Rewarding your dog or cat with pet jerky treats could be a mistake -- one that could be fatal for your pet.
In the past five years, more than 3,600 US dogs and about 10 US cats have become ill after eating jerky treats, with about 580 deaths. The relationship between the jerky treats and the sudden illness is clear, but the exact cause remains unknown.
"This is one of the most elusive and mysterious outbreaks we've encountered," Bernadette Dunham, DVM, PhD and director of the Food and Drug Administration's Center for Veterinary Medicine said in a statement outlining the problem.
Not a New Problem
Jordan Smith of Austin, TX, gave her two elderly dogs chicken jerky as a Christmas treat in December 2006; both dogs took sick within a few hours, according to a New York Times blog. One dog died within a week and the other within a month. (Smith was financially compensated for the loss of her dogs by the manufacturer, under an agreement that bars her from revealing the company's name, but Smith said she recently saw the same brand of treats still for sale to consumers.)
The FDA first cautioned consumers about jerky treats in September 2007, and has issued additional warnings since then.
This January, a number of jerky treats were pulled from the market -- including Waggin' Train and Canyon Creek Ranch brands distributed by Nestle -- after testing by a New York state lab found traces of antibiotic drugs in samples of those products.
The number of reports of jerky-related pet illness did drop in the following months, but the FDA says it's unlikely the low levels of antibiotics caused the problems, and the decrease in reports may have occurred simply because fewer jerky treats were available to consumers.
Symptoms to Watch For
The illness does not appear to be related to any one brand or kind of pet jerky treats, although the majority of products involved are made in China. The FDA reports that in the past five years, it has received more than 3,000 complaints of jerky-related pet illnesses.
Pets typically become sick within hours of eating treats sold as jerky tenders or strips of chicken, duck, sweet potatoes and/or dried fruit. Symptoms can include lack of appetite, lethargy, vomiting, diarrhea (possibly with blood or mucus), drinking lots of water and peeing frequently. Serious cases can involve skin issues, convulsions or the complete collapse of the pet.
What's Being Done
More than 1,200 samples have been tested and the FDA has inspected several factories in China, but nothing has been found that would explain the mysterious illnesses. It's a difficult process to connect unknown ingredients in products with pets located nationwide.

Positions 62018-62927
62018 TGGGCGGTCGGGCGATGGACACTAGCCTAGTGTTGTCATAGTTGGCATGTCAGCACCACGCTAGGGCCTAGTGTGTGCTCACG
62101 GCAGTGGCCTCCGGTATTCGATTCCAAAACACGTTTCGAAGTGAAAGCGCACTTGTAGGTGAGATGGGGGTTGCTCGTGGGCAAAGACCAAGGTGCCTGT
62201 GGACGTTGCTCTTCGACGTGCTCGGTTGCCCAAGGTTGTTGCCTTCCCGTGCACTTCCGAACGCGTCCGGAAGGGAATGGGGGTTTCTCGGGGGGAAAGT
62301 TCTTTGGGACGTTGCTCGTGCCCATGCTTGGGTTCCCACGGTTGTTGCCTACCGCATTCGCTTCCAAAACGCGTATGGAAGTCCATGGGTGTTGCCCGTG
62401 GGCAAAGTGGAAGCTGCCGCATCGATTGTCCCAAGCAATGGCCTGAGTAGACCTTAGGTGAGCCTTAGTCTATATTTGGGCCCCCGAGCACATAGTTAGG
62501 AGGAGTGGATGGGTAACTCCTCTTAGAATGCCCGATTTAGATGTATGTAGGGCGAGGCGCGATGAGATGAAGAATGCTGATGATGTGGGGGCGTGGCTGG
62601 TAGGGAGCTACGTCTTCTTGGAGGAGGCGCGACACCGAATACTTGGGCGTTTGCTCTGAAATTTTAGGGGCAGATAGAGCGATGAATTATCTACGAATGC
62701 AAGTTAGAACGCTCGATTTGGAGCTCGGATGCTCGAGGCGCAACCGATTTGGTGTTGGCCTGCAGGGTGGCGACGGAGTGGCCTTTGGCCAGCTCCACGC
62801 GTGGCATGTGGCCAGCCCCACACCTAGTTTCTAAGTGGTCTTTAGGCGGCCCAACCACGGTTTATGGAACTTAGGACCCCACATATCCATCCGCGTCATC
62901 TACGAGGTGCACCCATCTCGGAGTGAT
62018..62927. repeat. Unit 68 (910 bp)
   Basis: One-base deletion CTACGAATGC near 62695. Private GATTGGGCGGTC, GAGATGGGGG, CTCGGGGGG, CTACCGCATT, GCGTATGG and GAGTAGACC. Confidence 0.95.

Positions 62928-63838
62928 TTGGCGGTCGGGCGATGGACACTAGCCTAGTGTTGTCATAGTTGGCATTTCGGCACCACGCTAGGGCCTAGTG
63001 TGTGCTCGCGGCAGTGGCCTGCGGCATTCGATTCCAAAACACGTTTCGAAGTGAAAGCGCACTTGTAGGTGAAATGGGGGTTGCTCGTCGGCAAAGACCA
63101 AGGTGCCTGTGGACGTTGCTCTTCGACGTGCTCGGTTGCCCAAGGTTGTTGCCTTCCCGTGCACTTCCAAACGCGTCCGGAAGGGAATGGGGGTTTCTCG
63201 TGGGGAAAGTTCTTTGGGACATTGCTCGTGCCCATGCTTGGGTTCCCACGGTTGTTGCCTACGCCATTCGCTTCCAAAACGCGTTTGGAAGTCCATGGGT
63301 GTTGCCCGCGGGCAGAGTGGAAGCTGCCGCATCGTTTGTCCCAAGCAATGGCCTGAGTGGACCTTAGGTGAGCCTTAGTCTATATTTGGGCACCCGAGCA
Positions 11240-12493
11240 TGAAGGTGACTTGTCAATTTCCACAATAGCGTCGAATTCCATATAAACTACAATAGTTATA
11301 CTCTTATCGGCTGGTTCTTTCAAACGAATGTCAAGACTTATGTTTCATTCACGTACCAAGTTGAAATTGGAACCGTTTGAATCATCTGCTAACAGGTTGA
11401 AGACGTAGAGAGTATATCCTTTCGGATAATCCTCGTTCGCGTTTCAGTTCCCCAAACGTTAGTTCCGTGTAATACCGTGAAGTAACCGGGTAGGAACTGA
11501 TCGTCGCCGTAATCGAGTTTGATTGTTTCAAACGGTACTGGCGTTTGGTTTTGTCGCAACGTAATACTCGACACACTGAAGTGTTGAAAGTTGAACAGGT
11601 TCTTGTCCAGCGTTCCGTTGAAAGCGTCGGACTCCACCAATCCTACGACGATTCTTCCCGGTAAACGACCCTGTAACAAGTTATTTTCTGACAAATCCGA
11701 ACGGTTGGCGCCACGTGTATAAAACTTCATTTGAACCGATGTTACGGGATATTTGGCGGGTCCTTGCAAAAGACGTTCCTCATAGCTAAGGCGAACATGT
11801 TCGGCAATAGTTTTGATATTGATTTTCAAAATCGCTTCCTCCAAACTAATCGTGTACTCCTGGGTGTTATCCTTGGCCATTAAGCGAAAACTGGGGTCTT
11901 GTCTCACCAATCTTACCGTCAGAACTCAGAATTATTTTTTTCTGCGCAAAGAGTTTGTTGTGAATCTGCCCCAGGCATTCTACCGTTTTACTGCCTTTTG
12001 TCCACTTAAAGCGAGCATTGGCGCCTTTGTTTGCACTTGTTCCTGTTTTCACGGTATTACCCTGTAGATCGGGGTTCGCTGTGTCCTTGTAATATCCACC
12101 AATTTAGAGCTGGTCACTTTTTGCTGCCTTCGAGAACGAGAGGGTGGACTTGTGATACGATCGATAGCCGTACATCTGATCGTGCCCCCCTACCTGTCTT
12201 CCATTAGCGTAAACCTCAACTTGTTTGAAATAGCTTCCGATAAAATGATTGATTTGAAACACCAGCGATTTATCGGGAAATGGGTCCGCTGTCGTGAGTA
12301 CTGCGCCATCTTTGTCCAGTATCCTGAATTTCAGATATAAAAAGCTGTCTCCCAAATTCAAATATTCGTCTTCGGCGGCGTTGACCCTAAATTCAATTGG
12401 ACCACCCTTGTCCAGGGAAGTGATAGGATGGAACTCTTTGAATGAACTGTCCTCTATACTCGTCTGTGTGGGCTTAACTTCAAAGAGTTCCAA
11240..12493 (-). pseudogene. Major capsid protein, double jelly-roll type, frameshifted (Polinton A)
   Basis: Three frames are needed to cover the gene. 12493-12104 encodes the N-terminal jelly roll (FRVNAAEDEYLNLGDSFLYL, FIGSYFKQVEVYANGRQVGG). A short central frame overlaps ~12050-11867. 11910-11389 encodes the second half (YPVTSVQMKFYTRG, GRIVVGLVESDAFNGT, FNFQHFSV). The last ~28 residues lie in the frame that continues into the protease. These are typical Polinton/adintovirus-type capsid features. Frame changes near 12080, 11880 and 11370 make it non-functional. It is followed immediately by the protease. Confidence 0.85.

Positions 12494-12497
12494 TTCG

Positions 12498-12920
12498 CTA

"Not only are we trying to identify the smoking gun, or source, which would be the food, but we try to make a strong connection between the illness and the patient," Dr. Lisa Murphy, an assistant professor of toxicology at the University of Pennsylvania School of Veterinary Medicine told CBSNews.com. "You want to find some evidence that the same toxic substance in the food product is in the dog."
In October the FDA released an open letter to veterinarians, asking them to report any suspected jerky-related pet illness.
What to Do
The FDA provides a fact sheet for pet owners.
Although most of the suspected treats were manufactured in China, the lack of a "made in China" label is not a guarantee: US law does not require companies to list the country of origin of pet food ingredients.
If you suspect your pet has a jerky-related illness, get the animal help immediately (don't wait a few days to see if vomiting or diarrhea stops), and work with your veterinarian to make sure the FDA is properly notified. (Do not call the FDA directly without involving your vet, as this will slow down the reporting process.)
Among other details, your vet will need to know the exact name of the product and how it was given to the animal; the lot number on the packaging, if it is available; and when and where the product was purchased.
According to Dunham at the FDA's Center for Veterinary Medicine, the agency is sharing data with US pet food companies, has set up contracts with diagnostic labs, is meeting regularly with Chinese officials to coordinate findings, and will host Chinese scientists at the FDA's veterinary research facility to increase scientific cooperation on this problem."Our fervent hope as animal lovers is that we will soon find the cause of -- and put a stop to -- these illnesses," Dunham said in the FDA's statement.